It came with Windows Mobile 6.5 on board but could also run a vast number of other systems, including many versions of Android (all the way up to Android 7.0 Nougat, in fact). Modders also successfully loaded it with Ubuntu, MeeGo and even Windows Phone itself in later years.

In comparison with recent devices, especially the iPhone, the customisation talents of the HD2 were a different world.

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As good as Windows Mobile was for productivity at the time, things really changed when Microsoft announced and released its dedicated smartphone platform, Windows Phone 7, in 2010.

Originally supported by multiple, big name manufacturers, such as LG, Samsung and long-time partner HTC, it offered a different experience to the operating systems from Apple and Google. The homescreen design was based on different-sized tiles rather than app icons and it offered integration with other Microsoft tools and systems, such as Xbox Live and Skype, the latter of which was bought by the company in 2011.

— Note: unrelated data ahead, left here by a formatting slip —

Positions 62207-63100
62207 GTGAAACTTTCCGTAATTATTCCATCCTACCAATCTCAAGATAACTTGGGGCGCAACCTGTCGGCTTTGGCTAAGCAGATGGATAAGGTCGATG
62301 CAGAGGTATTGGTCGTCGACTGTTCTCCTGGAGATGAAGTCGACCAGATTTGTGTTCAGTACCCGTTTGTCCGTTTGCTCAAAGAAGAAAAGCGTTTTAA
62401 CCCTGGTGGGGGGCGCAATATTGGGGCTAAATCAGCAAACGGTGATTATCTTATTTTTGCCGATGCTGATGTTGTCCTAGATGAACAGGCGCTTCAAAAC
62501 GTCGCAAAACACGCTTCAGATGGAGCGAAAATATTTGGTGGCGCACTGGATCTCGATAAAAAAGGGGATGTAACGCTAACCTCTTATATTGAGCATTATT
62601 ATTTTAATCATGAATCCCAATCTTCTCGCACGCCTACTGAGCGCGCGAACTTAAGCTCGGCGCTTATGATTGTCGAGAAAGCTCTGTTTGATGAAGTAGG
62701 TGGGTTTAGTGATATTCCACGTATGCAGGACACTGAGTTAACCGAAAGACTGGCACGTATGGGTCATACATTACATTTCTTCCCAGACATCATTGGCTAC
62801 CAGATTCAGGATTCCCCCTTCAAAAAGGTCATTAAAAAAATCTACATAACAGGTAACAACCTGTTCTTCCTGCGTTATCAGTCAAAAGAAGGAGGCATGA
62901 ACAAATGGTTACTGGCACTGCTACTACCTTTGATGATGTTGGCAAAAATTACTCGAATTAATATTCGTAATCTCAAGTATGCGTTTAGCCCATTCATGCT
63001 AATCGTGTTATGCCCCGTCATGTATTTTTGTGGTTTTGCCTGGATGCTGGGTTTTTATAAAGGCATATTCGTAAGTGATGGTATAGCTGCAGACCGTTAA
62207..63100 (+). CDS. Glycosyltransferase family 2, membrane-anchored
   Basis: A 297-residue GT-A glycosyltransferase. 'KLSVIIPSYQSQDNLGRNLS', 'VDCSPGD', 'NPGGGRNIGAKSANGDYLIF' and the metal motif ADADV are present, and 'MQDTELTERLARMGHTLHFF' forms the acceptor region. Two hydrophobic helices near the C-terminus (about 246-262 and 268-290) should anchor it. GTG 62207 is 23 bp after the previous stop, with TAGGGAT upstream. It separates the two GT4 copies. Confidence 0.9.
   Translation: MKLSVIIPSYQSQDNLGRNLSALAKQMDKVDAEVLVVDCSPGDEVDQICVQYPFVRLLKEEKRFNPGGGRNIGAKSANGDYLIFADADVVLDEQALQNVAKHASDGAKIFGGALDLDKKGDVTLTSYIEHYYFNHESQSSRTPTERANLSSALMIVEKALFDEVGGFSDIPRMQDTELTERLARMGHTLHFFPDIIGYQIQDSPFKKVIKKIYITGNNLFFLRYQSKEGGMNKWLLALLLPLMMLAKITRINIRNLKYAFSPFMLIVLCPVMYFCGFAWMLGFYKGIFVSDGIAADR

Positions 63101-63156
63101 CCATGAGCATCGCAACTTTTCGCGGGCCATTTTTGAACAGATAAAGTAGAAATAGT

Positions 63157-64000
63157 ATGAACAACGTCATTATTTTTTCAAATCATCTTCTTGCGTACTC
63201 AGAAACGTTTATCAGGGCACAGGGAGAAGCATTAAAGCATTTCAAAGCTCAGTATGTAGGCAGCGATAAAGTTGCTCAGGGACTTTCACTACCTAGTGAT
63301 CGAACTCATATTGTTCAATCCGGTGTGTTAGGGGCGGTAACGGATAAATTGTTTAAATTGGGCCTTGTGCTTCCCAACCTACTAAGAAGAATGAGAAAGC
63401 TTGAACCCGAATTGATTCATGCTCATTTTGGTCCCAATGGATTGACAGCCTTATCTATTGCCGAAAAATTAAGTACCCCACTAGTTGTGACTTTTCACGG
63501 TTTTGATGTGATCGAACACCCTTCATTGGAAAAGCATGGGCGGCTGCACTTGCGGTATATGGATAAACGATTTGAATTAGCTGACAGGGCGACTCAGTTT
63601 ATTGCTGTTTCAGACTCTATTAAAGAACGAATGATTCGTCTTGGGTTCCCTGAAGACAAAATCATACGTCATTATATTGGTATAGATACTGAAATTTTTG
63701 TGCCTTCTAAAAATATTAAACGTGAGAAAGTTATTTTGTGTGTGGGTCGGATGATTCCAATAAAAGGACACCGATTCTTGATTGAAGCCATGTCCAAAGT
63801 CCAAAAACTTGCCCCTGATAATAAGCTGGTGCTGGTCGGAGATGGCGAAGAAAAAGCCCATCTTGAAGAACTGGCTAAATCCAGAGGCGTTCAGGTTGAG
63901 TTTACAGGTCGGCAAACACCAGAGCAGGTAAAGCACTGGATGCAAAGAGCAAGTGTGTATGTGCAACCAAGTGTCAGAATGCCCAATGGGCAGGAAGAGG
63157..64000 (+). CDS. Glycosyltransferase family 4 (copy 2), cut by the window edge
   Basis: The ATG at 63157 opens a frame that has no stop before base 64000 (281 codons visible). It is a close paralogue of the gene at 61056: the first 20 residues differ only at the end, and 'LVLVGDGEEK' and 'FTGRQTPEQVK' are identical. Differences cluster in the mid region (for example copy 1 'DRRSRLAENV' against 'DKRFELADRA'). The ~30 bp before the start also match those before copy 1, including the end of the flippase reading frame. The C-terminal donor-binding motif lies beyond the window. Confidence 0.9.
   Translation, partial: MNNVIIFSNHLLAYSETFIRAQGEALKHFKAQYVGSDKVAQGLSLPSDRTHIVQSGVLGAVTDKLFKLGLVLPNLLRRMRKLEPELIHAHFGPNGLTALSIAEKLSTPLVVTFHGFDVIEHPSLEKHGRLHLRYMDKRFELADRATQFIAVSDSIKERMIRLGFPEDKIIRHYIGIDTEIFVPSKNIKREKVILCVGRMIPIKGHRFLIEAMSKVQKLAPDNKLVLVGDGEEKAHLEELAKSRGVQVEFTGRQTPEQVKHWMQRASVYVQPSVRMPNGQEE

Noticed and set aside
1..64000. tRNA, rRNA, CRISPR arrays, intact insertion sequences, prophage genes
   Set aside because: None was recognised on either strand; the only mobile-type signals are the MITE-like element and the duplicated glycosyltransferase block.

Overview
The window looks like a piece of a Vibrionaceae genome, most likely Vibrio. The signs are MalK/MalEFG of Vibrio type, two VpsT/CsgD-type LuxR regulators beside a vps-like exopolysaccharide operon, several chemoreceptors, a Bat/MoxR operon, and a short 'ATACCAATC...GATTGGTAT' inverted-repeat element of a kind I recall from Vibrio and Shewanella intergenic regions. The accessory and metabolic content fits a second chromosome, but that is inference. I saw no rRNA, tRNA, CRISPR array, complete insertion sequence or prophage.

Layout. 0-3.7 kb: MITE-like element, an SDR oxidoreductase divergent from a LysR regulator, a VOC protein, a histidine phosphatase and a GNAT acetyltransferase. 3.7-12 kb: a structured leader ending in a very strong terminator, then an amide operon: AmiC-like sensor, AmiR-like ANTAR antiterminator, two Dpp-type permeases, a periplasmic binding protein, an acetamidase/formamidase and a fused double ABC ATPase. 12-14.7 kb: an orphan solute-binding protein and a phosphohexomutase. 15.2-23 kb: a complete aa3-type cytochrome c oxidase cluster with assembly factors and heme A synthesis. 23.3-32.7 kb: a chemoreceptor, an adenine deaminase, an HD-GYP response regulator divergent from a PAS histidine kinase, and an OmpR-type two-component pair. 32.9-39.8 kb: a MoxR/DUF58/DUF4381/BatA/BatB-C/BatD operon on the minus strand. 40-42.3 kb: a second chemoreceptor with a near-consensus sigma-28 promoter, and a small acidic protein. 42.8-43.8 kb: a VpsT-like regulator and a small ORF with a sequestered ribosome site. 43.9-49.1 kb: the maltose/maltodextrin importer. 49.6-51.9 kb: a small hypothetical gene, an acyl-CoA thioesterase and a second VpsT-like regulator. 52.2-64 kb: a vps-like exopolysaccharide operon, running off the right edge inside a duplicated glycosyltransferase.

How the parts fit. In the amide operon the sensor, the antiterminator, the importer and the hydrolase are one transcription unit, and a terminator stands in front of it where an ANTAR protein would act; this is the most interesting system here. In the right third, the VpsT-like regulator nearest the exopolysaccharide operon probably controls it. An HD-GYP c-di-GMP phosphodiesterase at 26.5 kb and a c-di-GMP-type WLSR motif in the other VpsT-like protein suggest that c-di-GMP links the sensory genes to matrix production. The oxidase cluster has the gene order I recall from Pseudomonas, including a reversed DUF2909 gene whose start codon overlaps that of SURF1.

Nokia joined the fun with its first Windows Phone handset in the shape of the Nokia Lumia 800, which launched with Windows Phone 7.5 Mango - the platform's first major update. It both reinvigorated Nokia and gave the operating system a distinctive device that was to be pivotal for its future.

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The first major misstep by Microsoft came about with the launch of Windows Phone 8. Although it featured a similar tile-based design to its predecessor, which the company now dubbed "Metro design", no Windows Phone 7 phone was compatible. Users of Windows Phone 7 devices couldn't upgrade without buying an all-new phone, therefore, which angered many.